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Comparing Canada, the European Union, and NAFTA: Comparative Capers and Constitutional Conundrums. Jean Monnet/Robert Schuman Paper Series, Vol. 3 No. 4, August 2003

Wolinetz, Steven B. (2003) Comparing Canada, the European Union, and NAFTA: Comparative Capers and Constitutional Conundrums. Jean Monnet/Robert Schuman Paper Series, Vol. 3 No. 4, August 2003. [Working Paper]

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    Abstract

    (From the introduction). This is an exercise in comparative analysis. The paper examines Canada, the European Union, and the North American Free Trade Agreement (NAFTA). Its underlying premise - that political systems are best seen in comparative context - is an article of faith for students of comparative politics. Students of the European Union who began with the study of one or more of its member-states will have little problem with this, while those who started from International Relations and European integration studies will have greater doubts. Pooling the sovereignties of fifteen or more member-states, the European Union is in some respects sui generis. Although to be sure, it can be considered a multilevel system of governance, in some respects different from the federations with which it is often compared, the European Union is different enough to make any serious student of comparative politics pause. The EU, like many federal systems has complex decision-making procedures and impinges on the decision-making and sovereignty of its member-states, and appears as a single actor in international trade negotiations, but in other respects, it is very different: unlike many settled federations, the EU unites no well-defined people, and its inability to act as a single actor in foreign affairs or defense was documented well before current splits on Iraq and the Middle East. Difference has never stopped thoughtful students of comparative politics. The old adage that you can’t compare apples and oranges is easily met by noting that both are fruits. The EU may lack many features of federations but it is a complex multilevel system that may bear closer resemblance to lesser studied entities such as leagues and confederations. Examining the EU in comparative context is worthwhile not only because it gives us a clearer sense of what the EU is and is not, and how it has changed over time, but also because such regional systems like the EU are likely to become more common in an interdependent world.1 This paper is unorthodox: it compares the EU to another large trading bloc, the North American Free Trade Area (NAFTA) and to one of its components, Canada. Comparing the EU and NAFTA is straightforward and obvious enough. The two regional systems take in almost all of the world’s largest economies but are sufficiently different in their governance and politics that comparison in most areas can do little more than highlight difference. Comparing Canada and the EU is another matter. To some, the comparison may sound absurd, and appear to compare fruit and vegetables rather than apples and oranges. Nevertheless, Canada is a federation and a state, with membership in international organizations. However, it is not a pattern state from which models and theories have been extracted and does not figure prominently in the comparative literature. Like the EU, Canada can be considered unique and sui generis. It is difficult to find another country held together by two single-track railways, two broadcasting networks, (until recently) two airlines, and one very long border. That said, Canada’s center-periphery tensions, constitutional disputes, and disintegrative tendencies make it a case about which students of comparative politics should know more. The utility of this comparison will become more obvious if we consider not only current politics, but also the construction of the Canadian confederation (the official term), which was in some respects a battle, if not against nature, against geography and the pull of easier north-south relationships. We will begin by comparing the EU and NAFTA, highlighting differences and similarities, and then develop the more complex, but in many ways more tantalizing, Canada-EU comparison, and show why it is particularly relevant at a time, when the European Union’s constitution, like Canada’s, is in discussion.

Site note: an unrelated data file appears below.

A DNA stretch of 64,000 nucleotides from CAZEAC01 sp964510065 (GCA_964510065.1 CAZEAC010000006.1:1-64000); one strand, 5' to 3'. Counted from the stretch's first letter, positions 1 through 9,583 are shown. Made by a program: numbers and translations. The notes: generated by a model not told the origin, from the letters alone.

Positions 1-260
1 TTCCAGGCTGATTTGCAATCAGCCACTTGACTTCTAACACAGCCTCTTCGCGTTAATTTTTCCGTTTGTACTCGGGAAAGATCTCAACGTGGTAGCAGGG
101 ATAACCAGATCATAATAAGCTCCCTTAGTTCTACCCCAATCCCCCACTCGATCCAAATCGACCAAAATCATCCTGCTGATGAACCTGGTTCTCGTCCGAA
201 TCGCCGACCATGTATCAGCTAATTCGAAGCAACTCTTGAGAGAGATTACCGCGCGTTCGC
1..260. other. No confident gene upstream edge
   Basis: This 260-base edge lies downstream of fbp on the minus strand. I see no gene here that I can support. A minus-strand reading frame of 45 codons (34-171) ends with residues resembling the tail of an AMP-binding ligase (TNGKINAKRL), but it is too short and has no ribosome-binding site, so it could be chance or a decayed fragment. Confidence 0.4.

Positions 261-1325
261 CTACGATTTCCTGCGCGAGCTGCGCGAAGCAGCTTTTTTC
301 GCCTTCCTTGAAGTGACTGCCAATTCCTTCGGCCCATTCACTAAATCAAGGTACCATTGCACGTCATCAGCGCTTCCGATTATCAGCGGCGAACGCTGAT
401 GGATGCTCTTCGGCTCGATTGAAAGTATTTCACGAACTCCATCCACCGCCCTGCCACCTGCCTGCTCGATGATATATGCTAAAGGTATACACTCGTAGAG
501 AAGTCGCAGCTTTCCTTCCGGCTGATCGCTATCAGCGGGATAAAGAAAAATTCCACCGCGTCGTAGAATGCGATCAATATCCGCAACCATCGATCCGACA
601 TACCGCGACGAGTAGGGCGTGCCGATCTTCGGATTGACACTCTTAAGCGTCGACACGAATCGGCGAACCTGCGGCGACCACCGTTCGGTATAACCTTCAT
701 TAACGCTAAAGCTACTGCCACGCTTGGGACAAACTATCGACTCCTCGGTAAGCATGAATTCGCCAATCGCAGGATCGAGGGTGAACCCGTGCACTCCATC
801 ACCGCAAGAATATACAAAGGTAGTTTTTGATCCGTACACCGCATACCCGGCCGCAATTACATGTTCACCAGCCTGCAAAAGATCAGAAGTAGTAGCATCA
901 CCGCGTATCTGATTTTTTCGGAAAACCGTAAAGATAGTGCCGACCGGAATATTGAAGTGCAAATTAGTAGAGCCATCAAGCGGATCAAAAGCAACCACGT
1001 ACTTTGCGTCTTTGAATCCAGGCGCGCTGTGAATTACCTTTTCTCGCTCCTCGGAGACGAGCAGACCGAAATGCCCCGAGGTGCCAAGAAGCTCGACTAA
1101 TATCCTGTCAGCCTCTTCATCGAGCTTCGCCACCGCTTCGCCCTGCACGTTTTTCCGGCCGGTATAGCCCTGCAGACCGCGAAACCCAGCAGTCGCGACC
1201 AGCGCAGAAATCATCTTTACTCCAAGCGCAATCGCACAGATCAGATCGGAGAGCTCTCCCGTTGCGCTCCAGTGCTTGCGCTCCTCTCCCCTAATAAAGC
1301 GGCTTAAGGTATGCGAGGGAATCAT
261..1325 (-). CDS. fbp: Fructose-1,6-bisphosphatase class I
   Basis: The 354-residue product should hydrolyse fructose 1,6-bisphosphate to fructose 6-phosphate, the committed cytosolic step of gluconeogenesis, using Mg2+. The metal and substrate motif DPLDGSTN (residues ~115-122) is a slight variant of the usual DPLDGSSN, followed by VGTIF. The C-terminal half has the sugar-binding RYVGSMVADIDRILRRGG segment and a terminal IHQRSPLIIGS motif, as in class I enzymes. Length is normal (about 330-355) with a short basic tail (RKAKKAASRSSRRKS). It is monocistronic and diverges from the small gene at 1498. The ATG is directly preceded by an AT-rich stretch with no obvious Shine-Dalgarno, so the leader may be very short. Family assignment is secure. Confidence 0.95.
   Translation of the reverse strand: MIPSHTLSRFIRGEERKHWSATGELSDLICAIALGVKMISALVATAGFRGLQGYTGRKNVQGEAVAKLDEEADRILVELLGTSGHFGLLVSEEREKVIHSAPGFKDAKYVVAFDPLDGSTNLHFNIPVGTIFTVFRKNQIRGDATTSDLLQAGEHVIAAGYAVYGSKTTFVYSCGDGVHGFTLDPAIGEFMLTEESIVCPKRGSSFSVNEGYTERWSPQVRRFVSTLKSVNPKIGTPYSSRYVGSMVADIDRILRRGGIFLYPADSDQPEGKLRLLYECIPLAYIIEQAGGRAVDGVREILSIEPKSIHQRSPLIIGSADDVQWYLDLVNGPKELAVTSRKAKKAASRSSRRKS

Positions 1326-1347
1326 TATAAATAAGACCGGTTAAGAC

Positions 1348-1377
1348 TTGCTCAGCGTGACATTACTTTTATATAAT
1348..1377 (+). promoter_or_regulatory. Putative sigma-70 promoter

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    Item Type: Working Paper
    Subjects for non-EU documents: EU policies and themes > External relations > EU-US
    EU policies and themes > External relations > regionalism, international
    EU policies and themes > External relations > EU-Latin America
    Subjects for EU documents: UNSPECIFIED
    EU Series: UNSPECIFIED
    ["eprint_fieldname_eusries" not defined]: UNSPECIFIED
    EU Annual Reports: UNSPECIFIED
    Series: Series > University of Miami, Florida-EU Center of Excellence > Jean Monnet/Robert Schuman Paper Series
    Depositing User: Phil Wilkin
    Official EU Document: No
    Language: English
    Date Deposited: 04 Sep 2008
    Page Range: p. 15
    Last Modified: 15 Feb 2011 17:52
    URI: http://aei.pitt.edu/id/eprint/8108

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